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Pallone, Environment President Paul Tonko (DN.Y.) and Energy President Bobby Rush (D-Ill.) Unveiled the bill at a virtual press conference. They plan to adopt the legislation by regular order.

Pallone also acknowledged that the bill did not include a price tag on carbon emissions, as this type of measure lacked political support.

“We don’t have a carbon tax… I think it’s time to try something new,” he said. “The votes just aren’t there for a carbon price.”

Clean energy standard: Perhaps the most important title is a clean energy standard, which would create a credit trading system for utilities to meet clean energy goals. Utilities would get at least partial credit if their carbon intensity is less than 0.82 tonnes of carbon dioxide per megawatt hour of electricity – including emissions calculated from the production and transmission of energy to the home. public service – until 2030, but this threshold would drop to 0.4 by 2035..

This approach would mean that natural gas power plants could not obtain partial credits without implementing carbon capture and sequestration technologies by the mid-2030s, when they would play a role in the energy transition in Canada. during the 2020s. As structured, the standard also includes labor protections for the construction of new production units.

New provisions: Overall, the legislation would authorize $ 565 billion in spending over ten years as the United States continues its decarbonization efforts. It includes a multitude of new provisions in areas such as environmental justice, energy transition, waste reduction and transport.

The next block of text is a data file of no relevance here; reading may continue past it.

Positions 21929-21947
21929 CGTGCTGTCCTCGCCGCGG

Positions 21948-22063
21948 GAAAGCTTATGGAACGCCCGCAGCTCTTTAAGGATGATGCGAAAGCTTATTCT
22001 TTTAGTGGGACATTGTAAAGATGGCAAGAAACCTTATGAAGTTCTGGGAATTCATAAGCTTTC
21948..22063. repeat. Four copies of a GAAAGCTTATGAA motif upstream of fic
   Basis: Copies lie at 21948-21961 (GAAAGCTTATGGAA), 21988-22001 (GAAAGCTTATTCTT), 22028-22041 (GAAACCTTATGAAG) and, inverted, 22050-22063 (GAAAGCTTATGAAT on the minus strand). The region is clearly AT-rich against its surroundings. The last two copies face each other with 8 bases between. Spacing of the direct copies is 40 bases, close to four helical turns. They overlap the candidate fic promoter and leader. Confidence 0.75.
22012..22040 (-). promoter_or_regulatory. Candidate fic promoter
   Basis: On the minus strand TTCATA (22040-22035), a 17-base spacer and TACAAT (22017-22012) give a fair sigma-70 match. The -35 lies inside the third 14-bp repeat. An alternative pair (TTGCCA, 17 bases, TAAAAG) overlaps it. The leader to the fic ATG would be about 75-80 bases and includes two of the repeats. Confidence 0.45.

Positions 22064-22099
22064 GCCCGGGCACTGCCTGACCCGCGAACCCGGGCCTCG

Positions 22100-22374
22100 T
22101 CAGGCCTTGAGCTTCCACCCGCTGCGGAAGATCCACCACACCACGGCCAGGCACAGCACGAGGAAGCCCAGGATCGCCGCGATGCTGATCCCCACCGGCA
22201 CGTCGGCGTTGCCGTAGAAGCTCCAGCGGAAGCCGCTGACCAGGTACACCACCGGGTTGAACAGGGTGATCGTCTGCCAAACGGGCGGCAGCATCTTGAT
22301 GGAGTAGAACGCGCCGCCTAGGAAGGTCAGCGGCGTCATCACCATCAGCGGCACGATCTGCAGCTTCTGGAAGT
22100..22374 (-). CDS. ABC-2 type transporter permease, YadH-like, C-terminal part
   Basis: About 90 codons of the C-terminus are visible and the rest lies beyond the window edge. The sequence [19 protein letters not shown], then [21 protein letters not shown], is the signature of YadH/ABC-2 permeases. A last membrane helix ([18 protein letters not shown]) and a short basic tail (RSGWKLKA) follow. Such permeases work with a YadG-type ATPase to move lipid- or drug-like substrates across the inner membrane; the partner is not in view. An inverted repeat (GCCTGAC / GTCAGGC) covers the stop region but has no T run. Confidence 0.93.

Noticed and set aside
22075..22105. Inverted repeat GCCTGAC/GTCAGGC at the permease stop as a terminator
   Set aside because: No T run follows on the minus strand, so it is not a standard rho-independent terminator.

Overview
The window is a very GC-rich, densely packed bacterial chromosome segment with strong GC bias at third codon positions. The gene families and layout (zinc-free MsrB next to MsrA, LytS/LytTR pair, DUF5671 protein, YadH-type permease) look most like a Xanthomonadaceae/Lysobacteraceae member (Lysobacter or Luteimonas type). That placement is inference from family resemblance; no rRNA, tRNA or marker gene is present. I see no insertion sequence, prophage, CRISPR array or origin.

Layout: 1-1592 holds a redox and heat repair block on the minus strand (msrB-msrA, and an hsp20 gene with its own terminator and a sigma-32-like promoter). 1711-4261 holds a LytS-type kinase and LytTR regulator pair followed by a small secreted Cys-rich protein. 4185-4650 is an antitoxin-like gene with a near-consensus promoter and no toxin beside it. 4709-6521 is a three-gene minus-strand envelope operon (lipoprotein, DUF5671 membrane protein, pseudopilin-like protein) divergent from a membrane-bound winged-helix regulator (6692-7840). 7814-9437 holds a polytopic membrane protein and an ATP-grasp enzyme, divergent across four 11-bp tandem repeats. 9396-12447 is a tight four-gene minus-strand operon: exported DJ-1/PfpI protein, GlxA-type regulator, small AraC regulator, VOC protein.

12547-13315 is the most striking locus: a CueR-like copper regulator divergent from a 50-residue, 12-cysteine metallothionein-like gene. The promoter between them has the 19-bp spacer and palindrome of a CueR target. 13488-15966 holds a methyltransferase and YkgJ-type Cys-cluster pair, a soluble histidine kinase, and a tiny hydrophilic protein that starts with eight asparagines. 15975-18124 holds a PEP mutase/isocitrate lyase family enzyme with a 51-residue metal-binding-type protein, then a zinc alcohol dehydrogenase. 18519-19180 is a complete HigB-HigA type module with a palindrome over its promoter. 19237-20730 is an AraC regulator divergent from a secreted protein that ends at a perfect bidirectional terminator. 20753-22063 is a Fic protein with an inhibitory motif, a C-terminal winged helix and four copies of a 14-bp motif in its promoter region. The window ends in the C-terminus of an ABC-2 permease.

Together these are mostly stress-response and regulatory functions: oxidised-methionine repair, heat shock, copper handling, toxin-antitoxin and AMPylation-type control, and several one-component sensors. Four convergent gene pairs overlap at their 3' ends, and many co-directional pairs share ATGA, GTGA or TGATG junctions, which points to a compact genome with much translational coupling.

The bill would create a national green bank, endowed with $ 100 billion, to mobilize public funds to invest in new technologies needed to meet emission reduction targets. The legislation also includes a requirement that 40% of funds go to environmental justice communities that have suffered from persistent pollution – a priority for the Biden administration.

The Democratic bill would also order the Securities and Exchange Commission to require state-owned companies to disclose their climate-related risks. And it seeks to help communities affected by the transition to cleaner energy through a host of new programs, including one offering federal grants to communities that experience significant income losses as fossil fuel production declines.

“We don’t leave anyone behind, we offer the vision for America’s future,” Tonko said. “Anyone who listens: You, your family and your community have an important role to play.”

The new title of the bill seeks to reduce waste through new programs such as a national bottle depot program. It would temporarily suspend the licensing of new or expanded plastics production facilities, while the EPA enacts new regulations under the Clean Air Act to limit emissions.

It also sets a new interim national target of reducing emissions to 50% below 2005 levels by 2030 at the latest.

Focus on environmental justice: The new provisions relating to environmental justice would notably establish a subsidy program to finance the replacement of lead drinking water service pipes. This effort would prioritize underprivileged communities and include requirements for raw materials made in the United States and strong labor protection.

In addition, the bill sets a ten-year deadline for the clean-up of Superfund sites vulnerable to the impact of climate change and would limit the issuance of permits in census tracts facing significant pollution problems.

It would also require environmental justice training for federal agency employees and the creation of an environmental justice clearinghouse at the EPA.

Hot documents: The full text of the CLEAN Future Act is available on POLITICO Pro, along with a section-by-section summary and a summary of the main changes to this year’s legislation.

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